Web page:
Fourth Avenue development site going for $20 million
Eye On Real Estate: Bidding Wars on Park Slope Corridor
How big is demand for development sites on Park Slope’s Fourth Avenue?
So big that the same investors who bought the McDonald’s at 275 Fourth Ave. last year, Adam America Real Estate, are paying $20 million for another site a few blocks away, at 470 Fourth Ave.
So big there was a bidding war for 470 Fourth Ave. – and for other Fourth Avenue sites whose sales brokerage firm TerraCRG has handled.
“Values of residential development sites in Park Slope have doubled in just two short years, and property owners are taking advantage of this market,” said TerraCRG founder and president Ofer Cohen.
Fourth Avenue – a chaotic and intriguing mash-up of new apartment buildings and hotels, abandoned industrial sites and cultural facilities like the Brooklyn Lyceum – is the only place in Park Slope where large-scale development is possible.
Adam America plans to construct a rental-apartment building at 470 Fourth Ave., Cohen said. It’s also planning rental apartments at the McDonald’s site, for which it paid $14.8 million.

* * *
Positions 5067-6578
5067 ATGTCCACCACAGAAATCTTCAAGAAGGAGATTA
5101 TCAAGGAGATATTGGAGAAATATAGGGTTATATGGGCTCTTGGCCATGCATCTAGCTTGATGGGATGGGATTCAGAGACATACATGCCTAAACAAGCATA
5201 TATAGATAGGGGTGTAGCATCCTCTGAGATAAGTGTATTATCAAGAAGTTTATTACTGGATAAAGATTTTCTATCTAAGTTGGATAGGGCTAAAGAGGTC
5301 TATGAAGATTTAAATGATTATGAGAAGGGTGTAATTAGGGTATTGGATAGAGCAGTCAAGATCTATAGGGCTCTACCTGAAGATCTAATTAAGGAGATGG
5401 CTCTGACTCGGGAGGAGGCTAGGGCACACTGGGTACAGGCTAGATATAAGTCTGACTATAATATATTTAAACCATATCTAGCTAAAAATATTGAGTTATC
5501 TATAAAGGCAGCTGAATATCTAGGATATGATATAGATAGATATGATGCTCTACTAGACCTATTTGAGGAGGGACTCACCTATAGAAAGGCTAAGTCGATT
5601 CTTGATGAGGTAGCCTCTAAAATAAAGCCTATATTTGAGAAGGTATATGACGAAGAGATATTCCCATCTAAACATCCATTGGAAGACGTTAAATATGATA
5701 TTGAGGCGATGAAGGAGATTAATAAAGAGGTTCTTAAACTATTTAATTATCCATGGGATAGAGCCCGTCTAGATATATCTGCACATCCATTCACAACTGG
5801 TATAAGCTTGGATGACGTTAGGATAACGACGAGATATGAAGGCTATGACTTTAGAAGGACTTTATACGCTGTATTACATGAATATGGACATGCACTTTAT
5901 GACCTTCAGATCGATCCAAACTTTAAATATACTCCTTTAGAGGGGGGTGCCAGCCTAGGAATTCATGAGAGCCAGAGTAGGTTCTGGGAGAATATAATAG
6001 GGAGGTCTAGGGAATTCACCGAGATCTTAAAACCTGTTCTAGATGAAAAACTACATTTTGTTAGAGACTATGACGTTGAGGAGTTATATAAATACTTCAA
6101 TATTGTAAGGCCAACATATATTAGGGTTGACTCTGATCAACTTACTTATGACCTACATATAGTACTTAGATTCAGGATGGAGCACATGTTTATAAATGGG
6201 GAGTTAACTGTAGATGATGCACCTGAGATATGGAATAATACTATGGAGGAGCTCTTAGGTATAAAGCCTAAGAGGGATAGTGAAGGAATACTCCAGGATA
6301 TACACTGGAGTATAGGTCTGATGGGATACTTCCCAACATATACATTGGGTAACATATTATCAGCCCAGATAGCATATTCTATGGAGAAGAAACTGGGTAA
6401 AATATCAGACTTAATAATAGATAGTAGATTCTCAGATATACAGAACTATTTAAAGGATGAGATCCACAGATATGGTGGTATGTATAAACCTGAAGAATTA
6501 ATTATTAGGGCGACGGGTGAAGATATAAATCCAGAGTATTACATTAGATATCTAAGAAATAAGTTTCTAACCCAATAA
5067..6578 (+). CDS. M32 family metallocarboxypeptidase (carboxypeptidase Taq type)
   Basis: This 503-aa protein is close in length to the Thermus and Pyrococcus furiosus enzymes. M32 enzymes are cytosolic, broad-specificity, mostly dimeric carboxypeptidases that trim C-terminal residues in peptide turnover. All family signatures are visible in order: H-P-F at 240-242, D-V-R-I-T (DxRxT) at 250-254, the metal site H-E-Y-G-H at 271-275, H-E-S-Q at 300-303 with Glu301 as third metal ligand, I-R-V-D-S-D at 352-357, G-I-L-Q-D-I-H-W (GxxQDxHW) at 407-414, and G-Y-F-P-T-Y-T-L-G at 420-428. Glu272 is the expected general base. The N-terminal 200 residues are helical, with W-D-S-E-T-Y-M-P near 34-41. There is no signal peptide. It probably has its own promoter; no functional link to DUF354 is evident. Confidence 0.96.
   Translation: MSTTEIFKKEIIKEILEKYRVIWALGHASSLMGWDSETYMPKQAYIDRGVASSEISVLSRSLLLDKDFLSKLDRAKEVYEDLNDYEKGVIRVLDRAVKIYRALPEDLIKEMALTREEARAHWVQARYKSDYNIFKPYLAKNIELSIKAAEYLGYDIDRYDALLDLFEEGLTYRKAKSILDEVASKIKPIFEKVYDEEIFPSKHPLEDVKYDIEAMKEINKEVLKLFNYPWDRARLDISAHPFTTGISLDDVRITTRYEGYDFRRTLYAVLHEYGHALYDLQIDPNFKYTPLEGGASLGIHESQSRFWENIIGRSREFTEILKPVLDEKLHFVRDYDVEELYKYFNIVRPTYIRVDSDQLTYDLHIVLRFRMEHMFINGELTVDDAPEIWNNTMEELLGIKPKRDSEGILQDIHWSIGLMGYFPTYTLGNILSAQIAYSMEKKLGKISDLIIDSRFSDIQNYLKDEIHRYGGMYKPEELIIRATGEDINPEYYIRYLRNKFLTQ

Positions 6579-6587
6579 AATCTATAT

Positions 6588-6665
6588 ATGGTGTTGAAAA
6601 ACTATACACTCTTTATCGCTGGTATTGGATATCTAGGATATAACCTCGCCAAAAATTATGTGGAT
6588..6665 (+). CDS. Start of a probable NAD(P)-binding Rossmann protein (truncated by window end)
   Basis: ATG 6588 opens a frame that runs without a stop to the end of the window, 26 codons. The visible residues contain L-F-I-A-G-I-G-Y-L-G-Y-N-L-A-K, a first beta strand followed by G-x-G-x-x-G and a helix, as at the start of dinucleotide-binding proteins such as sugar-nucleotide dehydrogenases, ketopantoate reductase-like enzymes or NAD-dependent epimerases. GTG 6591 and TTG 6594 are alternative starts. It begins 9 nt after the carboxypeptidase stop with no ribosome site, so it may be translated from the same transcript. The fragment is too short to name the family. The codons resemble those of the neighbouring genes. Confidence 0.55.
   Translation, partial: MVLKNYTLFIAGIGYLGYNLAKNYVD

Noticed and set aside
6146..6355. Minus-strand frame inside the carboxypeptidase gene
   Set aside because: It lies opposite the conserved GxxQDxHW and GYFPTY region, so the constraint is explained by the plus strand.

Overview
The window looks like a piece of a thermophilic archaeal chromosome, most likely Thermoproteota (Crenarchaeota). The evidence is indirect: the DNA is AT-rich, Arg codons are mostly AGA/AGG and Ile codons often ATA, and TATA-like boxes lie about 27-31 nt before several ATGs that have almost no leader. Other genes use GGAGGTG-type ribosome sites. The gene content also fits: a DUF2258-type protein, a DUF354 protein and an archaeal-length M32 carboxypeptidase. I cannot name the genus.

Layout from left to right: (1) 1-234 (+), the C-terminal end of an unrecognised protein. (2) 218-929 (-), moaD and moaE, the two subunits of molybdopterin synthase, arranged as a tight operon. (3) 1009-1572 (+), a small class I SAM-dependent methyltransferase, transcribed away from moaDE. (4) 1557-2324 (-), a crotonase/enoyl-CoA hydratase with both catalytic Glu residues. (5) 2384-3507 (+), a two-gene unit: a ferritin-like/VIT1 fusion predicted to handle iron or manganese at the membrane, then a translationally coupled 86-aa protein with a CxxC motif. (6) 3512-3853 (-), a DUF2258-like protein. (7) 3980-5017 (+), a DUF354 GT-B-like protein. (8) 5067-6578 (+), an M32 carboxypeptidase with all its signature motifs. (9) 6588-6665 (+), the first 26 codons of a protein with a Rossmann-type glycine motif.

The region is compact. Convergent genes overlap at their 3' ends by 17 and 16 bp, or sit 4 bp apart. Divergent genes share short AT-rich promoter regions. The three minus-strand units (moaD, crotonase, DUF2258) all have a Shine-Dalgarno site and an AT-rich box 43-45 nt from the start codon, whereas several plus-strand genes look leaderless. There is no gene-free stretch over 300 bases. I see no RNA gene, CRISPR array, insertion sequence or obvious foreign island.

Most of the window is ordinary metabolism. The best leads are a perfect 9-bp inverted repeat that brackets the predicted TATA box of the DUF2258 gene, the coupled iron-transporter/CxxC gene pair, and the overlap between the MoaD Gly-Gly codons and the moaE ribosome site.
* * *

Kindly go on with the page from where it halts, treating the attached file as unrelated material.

The sale of the property on the corner of 11th Street is expected to close in February, he added.
An LLC whose manager is Ben Igoe of JBS Project Management in DUMBO assembled the site by buying rowhouses on seven tax lots from multiple sellers, city Finance Department records indicate. The purchases added up to $12.35 million.
Igoe did not answer requests for comment by deadline.
The folks who assembled the site were going to develop it themselves – then decided to sell it when they saw the improvement in the market over the past year, Cohen said.
TerraCRG also brokered the recent $4.4 million sale of the property next door to the McDonald’s, the Alba Auto Repair building at 269-271 Fourth Ave. The seller was repair shop owner Dimitrios Batistatos, who moved his business to Nevins Street.
The buyer was an LLC headed by Juneng Zhao, city records indicate. The purchaser is thinking of building rental apartments rather than condos but hasn’t made a final decision, Cohen said.
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